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Iraq Report: Pursuing al Qaeda and the Shia terror cells

Yesterday, Multinational Forces Iraq announced the start of two major operations: Phantom Strike and Lightning Hammer. Operation Phantom Strike "consists of simultaneous operations throughout Iraq focused on pursuing remaining AQI terrorists and Iranian-supported extremist elements," while Operation Lightning Hammer is directed at al Qaeda in Iraq and allied insurgent groups that escaped Baqubah and are organizing north of the city in the Diyala River Valley. These operations are the continuation of The Baghdad Security Plans and Phantom Thunder, the operations in Baghdad and the Belts which established a security presence in areas Iraqi and Coalition forces were absent throughout 2006.

In a response to Lightning Hammer, al Qaeda in Iraq is attempting to disrupt Iraqi and US forces™ supply lines. A suicide bomber detonated a fuel tanker on the Thiraa Dijla Bridge in Taji. At least 10 civilians were killed and six wounded in the attack, with an unknown number of people missing in the water. The bridge, which was heavily damaged in the attack, spans a canal and serves as a vital link from Taji to Diyala province, as well as from Baghdad to Mosul. US and Iraqi forces have staged from Taji into Diyala.

While the full scope of Lightning Hammer -- which consists of elements of two Iraqi divisions, four US infantry brigades, and a US combat air brigade -- has yet to be determined, the operations against al Qaeda and the Shia terror cells has picked up the pace over the past week.

Attacking the Iranian-backed Shia terror cells

The announcement for Operation Phantom Strike was clear that the Iranian-backed elements of the Mahdi Army as well as the Qods Force created Special Groups terror cells were major targets. Since the announcement of Phantom Strike, Iraqi and US troops have hit these Iranian-backed groups especially hard in Baghdad and Najaf, the two strongholds of Muqtada al Sadr and his Mahdi Army.

Coalition forces killed four "rogue Jaysh-al-Mahdi" (Mahdi Army) operatives and captured eight more during a raid inside Sadr City. Multinational Forces Iraq is explicitly clear that killing the Mahdi fighters is as good as capturing them. "The purpose of the raid was to capture or kill an extremist militant and his operatives," the press release stated. The cell has attacked both Coalition forces and Iraqi civilians. "These militants are also known to have ties to illicit materials smuggled from Iran that have been used in extra-judicial killings." No Coalition forces were killed or wounded during the attack, despite taking small-arms fire and being on the receiving end of two IEDs.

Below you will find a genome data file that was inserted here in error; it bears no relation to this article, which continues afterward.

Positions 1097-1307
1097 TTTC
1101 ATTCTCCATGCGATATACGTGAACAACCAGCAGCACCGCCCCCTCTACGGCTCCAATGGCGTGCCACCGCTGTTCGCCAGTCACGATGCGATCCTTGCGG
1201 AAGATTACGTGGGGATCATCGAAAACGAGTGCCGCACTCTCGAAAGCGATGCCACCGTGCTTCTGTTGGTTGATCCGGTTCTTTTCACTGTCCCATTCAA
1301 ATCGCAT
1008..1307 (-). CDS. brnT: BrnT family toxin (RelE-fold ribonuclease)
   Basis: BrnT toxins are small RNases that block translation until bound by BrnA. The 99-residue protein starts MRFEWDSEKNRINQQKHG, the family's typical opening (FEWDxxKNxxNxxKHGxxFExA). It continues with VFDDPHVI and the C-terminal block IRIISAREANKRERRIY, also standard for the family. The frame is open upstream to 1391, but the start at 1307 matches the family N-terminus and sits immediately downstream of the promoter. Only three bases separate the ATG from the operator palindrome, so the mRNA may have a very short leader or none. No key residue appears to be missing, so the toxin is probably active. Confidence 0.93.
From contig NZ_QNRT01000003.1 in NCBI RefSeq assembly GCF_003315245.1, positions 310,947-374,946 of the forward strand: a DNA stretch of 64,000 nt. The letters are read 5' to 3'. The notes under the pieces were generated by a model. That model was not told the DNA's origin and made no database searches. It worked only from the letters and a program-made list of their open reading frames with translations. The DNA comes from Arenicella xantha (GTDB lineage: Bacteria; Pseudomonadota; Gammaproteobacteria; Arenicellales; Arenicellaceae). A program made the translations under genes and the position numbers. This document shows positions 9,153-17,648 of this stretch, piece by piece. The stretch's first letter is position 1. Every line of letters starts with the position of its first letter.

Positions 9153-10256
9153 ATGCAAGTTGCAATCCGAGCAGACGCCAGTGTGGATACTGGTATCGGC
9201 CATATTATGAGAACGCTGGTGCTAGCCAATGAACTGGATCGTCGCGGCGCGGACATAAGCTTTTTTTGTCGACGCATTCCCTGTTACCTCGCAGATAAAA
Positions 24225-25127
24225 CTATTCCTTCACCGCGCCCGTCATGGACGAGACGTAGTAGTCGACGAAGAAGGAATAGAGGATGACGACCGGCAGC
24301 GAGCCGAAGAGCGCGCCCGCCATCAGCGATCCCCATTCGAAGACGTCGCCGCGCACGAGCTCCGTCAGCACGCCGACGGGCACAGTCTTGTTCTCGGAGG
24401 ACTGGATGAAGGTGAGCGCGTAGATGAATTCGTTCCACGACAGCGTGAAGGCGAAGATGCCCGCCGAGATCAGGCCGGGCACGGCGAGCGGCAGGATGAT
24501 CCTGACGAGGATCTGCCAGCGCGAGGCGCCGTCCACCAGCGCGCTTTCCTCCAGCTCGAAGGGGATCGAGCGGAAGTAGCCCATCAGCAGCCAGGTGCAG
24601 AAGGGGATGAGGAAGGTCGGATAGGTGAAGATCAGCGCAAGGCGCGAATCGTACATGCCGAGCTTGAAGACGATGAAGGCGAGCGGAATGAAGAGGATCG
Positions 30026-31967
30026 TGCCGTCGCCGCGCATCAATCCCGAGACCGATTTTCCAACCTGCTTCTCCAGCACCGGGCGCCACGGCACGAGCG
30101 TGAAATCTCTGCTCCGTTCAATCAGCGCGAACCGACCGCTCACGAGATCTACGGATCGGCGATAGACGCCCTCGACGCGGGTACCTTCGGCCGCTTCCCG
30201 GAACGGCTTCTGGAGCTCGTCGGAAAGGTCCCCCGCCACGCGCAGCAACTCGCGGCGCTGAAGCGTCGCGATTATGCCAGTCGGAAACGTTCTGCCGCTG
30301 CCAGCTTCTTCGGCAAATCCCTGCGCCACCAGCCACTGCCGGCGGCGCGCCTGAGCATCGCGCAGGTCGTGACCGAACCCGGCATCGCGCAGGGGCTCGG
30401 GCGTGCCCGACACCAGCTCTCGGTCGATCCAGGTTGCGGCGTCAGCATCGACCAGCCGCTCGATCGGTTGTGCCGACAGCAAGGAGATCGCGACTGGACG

On August 13, Iraqi Special Operations Forces captured 12 Mahdi Army operatives during "synchronized intelligence driven operations" in Baghdad. Iraqi troops captured a brigade commander, battalion commander, two company commanders, and one leader of an extrajudicial killing cell, along with seven other Mahdi operatives. "The brigade commander is responsible for five groups under his control," Multinational Forces Iraq stated. "Reports indicate that he transports IEDs from Iran into Iraq and recently ordered an IED attack that caused the death of two US Soldiers. The suspect also reportedly ordered his JAM members to set up illegal checkpoints to hunt down and assassinate Sunni citizens." Also on August 13, Coalition forces captured "a key financier of Special Groups terrorists" during a raid in the Bayaa district in western Baghdad,

On August 12, the Iraqi Army and Iraqi Special Operations Forces conducted a series of raids in Najaf and Baghdad. The Najaf raid, led by the 8th Iraqi Army Division and US Special Forces, resulted in the capture of a "a high-value rogue Jaysh al-Mahdi special groups facilitator." The facilitator "operates the Amin Allah Cultural and Humanitarian Establishment in An Najaf and allegedly funnels humanitarian funds through the establishment in order to coordinate rogue JAM activities," and uses the money "for recruiting foreign fighters, training rogue JAM operatives in lethal attack tactics and trafficking illegal weapons from Iran." He has organized over 200 Mahdi fighters and is believed to be behind the assassination of government officials, including the Kufa police chief in 2004. The raid in Baghdad resulted in the capture of a Mahdi Army platoon leader and five cell members.

Attacking al Qaeda in Iraq

As the Shia terror cells are targeted, Coalition and Iraqi security forces maintain the pressure on al Qaeda's network throughout Iraq. Seventeen al Qaeda operatives were captured during raids in Tikrit and Mosul on August 12 and 13. An al Qaeda in Iraq medical doctor, who also provided logistical support to the terrorists, was captured in Baghdad on August 12. Iraqi and US soldiers rescued six hostages and captured five al Qaeda operatives during a raid on an "al Qaeda prison" in Mosul on August 13. Sixteen more al Qaeda operatives were captured during raids in Baqubah, Taji, western Baghdad, and Balad on August 14.

The aggressive operations since January have resulted in an explosion in the prison population. There are currently 42,000 detainees in Iraqi and Multinational Forces Iraq custody. Of those detained, 2,760 are foreign fighters as of August 8. This number includes over 800 Iranians.

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